Seven Years by Peter Robinson: of all the ones I read, this one was probably closest to a traditional mystery -- a cryptic inscription in an old book leads to an unsolved death and a missing person. It had a distinctly Christie-ish vibe.

Bibliotheca Classica by Simon Brett: The choice of a deeply unreliable narrator made this a lot of fun to read. Professor Rounsevell is curious to discover the origin's of his bowdlerized copy of the Bibliotheca Classica, but being both a snob and a technophobe he leaves most of the work to his long-suffering wife. I was tickled to learn that the more common name for the text is Lempriere's Dictionary, which is the title of a (disappointing) Lawrence Norfolk book I read ages ago.

Wednesday, February 27, 2019

Jewel of the Nile

 I've had a fascination with Ancient Egyptian jewelry ever since I was a child; one of my favorite books to browse through was an enormous pictorial on "The Treasures of Tutunkhamun" exhibition of the late 1970s. This was shamelessly copied from a ring I saw on pinterest:

I can't get enough of peyote rings, either; so addictive to make:

Thursday, February 14, 2019

Three of Hearts

I planned to make only one heart this year (I have a lot going on), but it quickly turned into three.
The crochet heart was a free pattern from Fresh Stitches, and perfect for the small skein of pink yarn I had.

The mixed media heart is from the latest issue of Quilting Arts. I layered different yarns and scraps on a fabric heart, covered it with netting, and secured it with machine stitching. I then beaded and embroidered the top, sewed on a backing heart, and stuffed it.

The last heart is made of beaded filet stitch from The New Beadweaving by Ann Benson. I'm glad I tried this new stitch (based on filet crochet), but it was pain to work with.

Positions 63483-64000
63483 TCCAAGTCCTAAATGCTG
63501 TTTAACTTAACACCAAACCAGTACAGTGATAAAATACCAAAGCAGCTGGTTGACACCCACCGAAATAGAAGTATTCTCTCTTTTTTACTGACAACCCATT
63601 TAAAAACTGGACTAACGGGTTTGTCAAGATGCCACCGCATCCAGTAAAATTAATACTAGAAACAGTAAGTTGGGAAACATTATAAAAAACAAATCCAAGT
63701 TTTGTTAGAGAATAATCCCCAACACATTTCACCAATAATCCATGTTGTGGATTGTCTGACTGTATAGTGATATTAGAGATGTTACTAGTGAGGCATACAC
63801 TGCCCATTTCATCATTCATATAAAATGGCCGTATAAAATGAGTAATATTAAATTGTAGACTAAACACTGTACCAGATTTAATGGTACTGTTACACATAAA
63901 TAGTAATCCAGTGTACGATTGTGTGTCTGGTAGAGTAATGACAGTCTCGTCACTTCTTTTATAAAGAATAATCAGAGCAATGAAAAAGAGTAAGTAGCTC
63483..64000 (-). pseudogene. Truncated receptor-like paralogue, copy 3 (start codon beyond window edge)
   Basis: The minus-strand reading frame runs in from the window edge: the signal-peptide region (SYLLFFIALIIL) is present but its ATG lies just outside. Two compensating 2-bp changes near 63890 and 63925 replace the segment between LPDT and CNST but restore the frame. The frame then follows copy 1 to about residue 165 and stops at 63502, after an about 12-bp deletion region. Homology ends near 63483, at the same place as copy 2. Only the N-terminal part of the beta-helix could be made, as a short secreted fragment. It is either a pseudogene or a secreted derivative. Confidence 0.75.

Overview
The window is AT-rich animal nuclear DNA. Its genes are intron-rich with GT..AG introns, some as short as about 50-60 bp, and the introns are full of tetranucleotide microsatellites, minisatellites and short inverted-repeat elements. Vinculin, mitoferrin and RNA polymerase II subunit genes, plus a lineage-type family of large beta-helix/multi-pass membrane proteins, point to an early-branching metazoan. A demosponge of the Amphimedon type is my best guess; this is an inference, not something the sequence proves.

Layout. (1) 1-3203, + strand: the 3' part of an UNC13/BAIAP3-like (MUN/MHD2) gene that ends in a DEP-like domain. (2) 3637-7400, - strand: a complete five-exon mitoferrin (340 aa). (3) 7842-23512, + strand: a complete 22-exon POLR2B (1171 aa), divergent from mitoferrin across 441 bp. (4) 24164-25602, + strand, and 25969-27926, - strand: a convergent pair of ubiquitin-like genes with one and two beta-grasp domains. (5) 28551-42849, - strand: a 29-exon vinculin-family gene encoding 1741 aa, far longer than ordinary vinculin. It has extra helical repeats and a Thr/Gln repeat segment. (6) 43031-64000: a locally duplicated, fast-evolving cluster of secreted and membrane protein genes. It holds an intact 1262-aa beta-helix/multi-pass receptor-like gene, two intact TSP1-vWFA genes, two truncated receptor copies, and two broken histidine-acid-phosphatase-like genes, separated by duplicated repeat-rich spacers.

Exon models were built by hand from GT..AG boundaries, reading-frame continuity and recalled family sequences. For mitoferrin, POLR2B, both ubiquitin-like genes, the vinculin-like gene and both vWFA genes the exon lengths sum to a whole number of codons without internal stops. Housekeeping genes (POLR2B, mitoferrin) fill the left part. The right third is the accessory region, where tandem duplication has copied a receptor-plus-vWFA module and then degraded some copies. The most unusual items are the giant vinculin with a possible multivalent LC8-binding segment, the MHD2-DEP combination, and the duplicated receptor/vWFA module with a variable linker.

May this next year be filled with more love for our fellow man.

Wednesday, February 6, 2019

The Genevieve Summerford Mysteries by Cuyler Overholt

A Deadly Affection and A Promise of Ruin are the first two novels in this series about a female doctor in 1907 New York whose practice is at the forefront of modern psychology; its setting, then, is similar to The Alienist, although the tone is quite different. Whereas that novel was quite bleak and disturbing, Overholt's works are lighter in their feel -- she doesn't shy away from the injustices and challenges of the age, but she doesn't wallow in them, either.

It also has a distinctly feminist perspective. The upper-class Genevieve has defied her upbringing by entering medical school; delightfully, her father is disappointed in her, not for becoming a doctor at all, but for becoming one of those newfangled psychiatrists rather than a medical doctor. Her mother worries about her finding a suitable husband, but also takes a genuine interest in her work. And Genevieve herself doesn't feel the need to denigrate the lifestyle of her friends, even if she does not wish it for herself. It's refreshing to read such a balanced approach to feminist pioneers; it wasn't all unrelenting oppression (although of course the fact that Genevieve is rich and white helps quite a bit).

The stories themselves were also satisfying, although I found the second one (about forced prostitution) not quite as engaging. The romantic subplot was good, too, and I hope Overholt doesn't drag it out over too many books.  There's no word yet on a third, but I can only assume it's in the works.

Thursday, January 31, 2019

Stitch 9 Challenge

Since I recently joined the 21st century by getting a smart phone, I decided to check out that instagram thing everyone's talking about. It's fun! And Farmgirlstitcher (I think she has an account on Flosstube) has created a challenge for the new year, to finish stitching nine projects, whether they are brand-new starts or long-standing works in progress. I'm hoping it will motivate me to finish a few lingering projects I have.

And I've actually finished the first one! It's a tiny design, made even tinier by me (to fit a 3-inch hoop), but still!

The design is a freebie from Plum Street Samplers, by Paulette Stewart. I stitched it on a scrap of 40-count fabric, using variegated threads in five colors rather than the two called for by the pattern (one can never have too much color).

Next up is the Sagittarius pattern by Satsuma Designs, which I've been dying to stitch.